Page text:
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Abuses to the said Groom Porter, or his Deputies, at his Office, at Mr Stephenson's, a Scrivener's House, over against Old Man's Coffee House, near Whitehall."

We get a glimpse of the Groom Porters of this reign in Mrs Centlivre's play of The Busy Body:


"Sir Geo. Airy. Oh, I honour Men of the Sword; and I presume this Gentleman is lately come from Spain or Portugal -by his Scars.

Marplot. No, really, Sir George, mine sprung from civil Fury: Happening last night into the Groom porter's—I had a strong inclination to go ten Guineas with a sort of a-sort of a kind of a Milk Sop, as I thought: a Pox of the Dice, he flung out, and my Pockets being empty, as Charles knows they sometimes are, he prov'd a Surly North Briton, and broke my face for my deficiency."

Both George I. and George the Second played at the Groom Porter's at Christmas. In the first number of the Gentleman's Magazine, we read how George II. and his Queen spent their Epiphany. "Wednesday, Jan. 5, 1731. This being Twelfth Day . . . their Majesties, the Prince of Wales, and the three eldest Princesses, preceded by the Heralds, &c., went to the Chapel Royal, and heard divine Service. The King and Prince made the Offerings at the Altar, of Gold, Frankincense and Myrrh, according to Custom. At night, their Majesties &c. play'd at Hazard, for the benefit of the Groom Porter, and 'twas said the King won 600 Guineas, and the Queen 360, Princess Amelia 20, Princess Caroline 10, the Earl of Portmore and the Duke of Grafton, several thousands." And we have a similar record in the Grub Street Journal under date of 7 Jan., 1736. The Office of Groom Porter was abolished during the reign of George II. probably in 1772, for in the Annual Register for that year, under date 6 Jan., it says: "Their Majesties not being accustomed to play at Hazard, ordered a handsome gratuity to the Groom Porter; and orders were given, that, for the future, there be no card playing amongst the servants."

Card playing was justifiable, and legal, at Christmas.




An ordinance for governing the household of the Duke of Clarence, in the reign of Edward IV., forbade all games at dice, cards, or other hazard for money except during the twelve days at Christmas. And, again, in the reign of Henry VII., an Act was passed against unlawful games, which expressly forbids artificers, labourers, servants, or apprentices to play at any such, except at Christmas: and, at some of the Colleges, Cards are introduced into the Combination Rooms, during the twelve days of Christmas, but never appear there during the remainder of the year.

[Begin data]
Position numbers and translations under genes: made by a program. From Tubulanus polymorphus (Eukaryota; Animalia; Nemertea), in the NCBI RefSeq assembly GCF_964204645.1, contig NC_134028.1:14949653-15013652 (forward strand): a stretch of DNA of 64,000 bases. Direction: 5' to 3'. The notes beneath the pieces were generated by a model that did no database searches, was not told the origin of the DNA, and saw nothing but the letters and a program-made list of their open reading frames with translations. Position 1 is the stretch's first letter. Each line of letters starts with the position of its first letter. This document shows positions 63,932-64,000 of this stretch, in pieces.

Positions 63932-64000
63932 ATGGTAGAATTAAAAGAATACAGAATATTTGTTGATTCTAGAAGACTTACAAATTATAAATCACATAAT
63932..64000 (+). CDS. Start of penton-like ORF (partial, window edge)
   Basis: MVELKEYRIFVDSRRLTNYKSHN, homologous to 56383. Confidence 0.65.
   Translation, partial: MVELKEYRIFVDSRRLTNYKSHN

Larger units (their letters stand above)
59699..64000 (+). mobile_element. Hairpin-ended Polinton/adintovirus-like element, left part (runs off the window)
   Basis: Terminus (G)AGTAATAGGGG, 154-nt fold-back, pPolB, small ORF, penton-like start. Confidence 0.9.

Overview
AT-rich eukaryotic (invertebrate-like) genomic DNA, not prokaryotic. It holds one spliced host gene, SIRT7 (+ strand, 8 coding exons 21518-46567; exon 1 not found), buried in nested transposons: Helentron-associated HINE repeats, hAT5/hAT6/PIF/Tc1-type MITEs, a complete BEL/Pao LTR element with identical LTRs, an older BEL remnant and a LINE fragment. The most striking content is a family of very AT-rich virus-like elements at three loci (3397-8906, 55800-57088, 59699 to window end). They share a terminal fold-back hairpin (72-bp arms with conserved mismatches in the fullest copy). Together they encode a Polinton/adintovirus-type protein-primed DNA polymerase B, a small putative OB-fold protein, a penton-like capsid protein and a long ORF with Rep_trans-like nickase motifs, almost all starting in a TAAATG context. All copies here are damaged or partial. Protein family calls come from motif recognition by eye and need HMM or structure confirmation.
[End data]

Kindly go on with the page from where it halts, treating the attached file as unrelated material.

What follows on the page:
Kirchmayer1 gives a curious custom of gambling in church on Christmas day:

“Then comes the day wherein the Lorde

did bring his birth to passe;

Whereas at midnight up they rise,

and every man to Masse.

The time so holy counted is,

that divers earnestly

Do think the waters all to wine

are changed sodainly;

In that same house that Christ himselfe
was borne, and came to light,
And unto water streight againe

transformde and altred quight.

There are beside that mindfully
the money still do watch

That first to aultar commes, which then
they privily do snatch.

The priestes, least others should it have,
take oft the same away,

Whereby they thinke, throughout the yeare
to have good luck in play,

And not to lose then straight at game
till day-light they do strive,

To make some pleasant proofe how well
their hallowed pence will thrive.
Three Masses every priest doth sing
upon that solemne day,

With offerings unto every one,

that so the more may play."

1 The Popish Kingdome, or, Reigne of Antichrist, written in Latin Verse by Thomas Naogeorgus, and Englished by Barnabe Googe, 1570.


Gambling, early 18th Century-Mrs Centlivre-E. Ward-Steele-Pope--Details of a gaming-house—Grub St. Journal on Gambling-Legislation on gambling -Peeresses as gaming-house keepers-A child played for at cards-Raids on gaming-houses-Fielding.

BUT to return to the Chronology of Gambling. From the Restoration of Charles II. to the time of Anne, gambling was common; but in the reign of this latter monarch, it either reached a much higher pitch, or else, in that Augustan Age of Literature, we hear more about it. Any way, we only know what we read about it. In the epilogue to Mrs Centlivre's play of the Gamester, published in 1705, the audience is thus addressed:

"You Roaring Boys, who know the Midnight Cares
Of Rattling Tatts,1 ye Sons of Hopes and Fears;
Who Labour hard to bring your Ruin on,

And diligently toil to be undone ;

You're Fortune's sporting Footballs at the best,
Few are his Joys, and small the Gamester's Rest: